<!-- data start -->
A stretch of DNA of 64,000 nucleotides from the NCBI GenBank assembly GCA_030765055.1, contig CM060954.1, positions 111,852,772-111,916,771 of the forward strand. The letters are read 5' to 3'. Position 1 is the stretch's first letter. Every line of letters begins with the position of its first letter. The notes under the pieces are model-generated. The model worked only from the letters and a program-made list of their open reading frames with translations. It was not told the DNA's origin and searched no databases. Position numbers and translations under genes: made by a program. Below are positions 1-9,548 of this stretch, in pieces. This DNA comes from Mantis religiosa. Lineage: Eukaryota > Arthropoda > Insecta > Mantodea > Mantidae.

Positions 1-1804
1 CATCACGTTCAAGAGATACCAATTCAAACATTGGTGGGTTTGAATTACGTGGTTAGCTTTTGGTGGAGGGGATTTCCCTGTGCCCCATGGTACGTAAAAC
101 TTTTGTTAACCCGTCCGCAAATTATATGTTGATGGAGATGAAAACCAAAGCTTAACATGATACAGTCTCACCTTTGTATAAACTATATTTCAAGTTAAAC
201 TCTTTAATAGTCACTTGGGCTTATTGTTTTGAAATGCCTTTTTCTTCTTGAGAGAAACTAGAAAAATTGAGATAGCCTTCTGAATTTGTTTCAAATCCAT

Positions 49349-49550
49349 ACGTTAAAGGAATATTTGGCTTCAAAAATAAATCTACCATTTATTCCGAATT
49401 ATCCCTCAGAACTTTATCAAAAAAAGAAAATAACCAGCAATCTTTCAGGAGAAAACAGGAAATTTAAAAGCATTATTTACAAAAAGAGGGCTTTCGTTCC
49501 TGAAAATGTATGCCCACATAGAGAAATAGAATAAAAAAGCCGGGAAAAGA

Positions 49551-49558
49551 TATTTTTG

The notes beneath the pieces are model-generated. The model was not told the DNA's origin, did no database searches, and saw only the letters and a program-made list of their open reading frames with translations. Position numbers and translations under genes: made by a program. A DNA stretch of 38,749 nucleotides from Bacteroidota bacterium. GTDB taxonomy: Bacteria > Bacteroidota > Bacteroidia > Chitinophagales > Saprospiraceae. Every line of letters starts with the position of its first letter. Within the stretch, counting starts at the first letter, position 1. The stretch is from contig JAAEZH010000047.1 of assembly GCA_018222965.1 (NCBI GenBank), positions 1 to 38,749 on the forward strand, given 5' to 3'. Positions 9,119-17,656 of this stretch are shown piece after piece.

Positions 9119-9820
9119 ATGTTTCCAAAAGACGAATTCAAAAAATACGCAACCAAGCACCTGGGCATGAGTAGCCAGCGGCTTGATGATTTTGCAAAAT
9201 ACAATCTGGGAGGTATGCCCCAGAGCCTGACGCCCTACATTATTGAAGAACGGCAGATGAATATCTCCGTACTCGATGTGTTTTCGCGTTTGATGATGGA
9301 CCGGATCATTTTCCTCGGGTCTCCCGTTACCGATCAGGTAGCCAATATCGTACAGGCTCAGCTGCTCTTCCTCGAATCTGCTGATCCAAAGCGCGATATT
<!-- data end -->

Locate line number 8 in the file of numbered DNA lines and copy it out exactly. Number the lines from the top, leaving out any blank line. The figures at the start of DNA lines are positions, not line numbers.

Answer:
49401 ATCCCTCAGAACTTTATCAAAAAAAGAAAATAACCAGCAATCTTTCAGGAGAAAACAGGAAATTTAAAAGCATTATTTACAAAAAGAGGGCTTTCGTTCC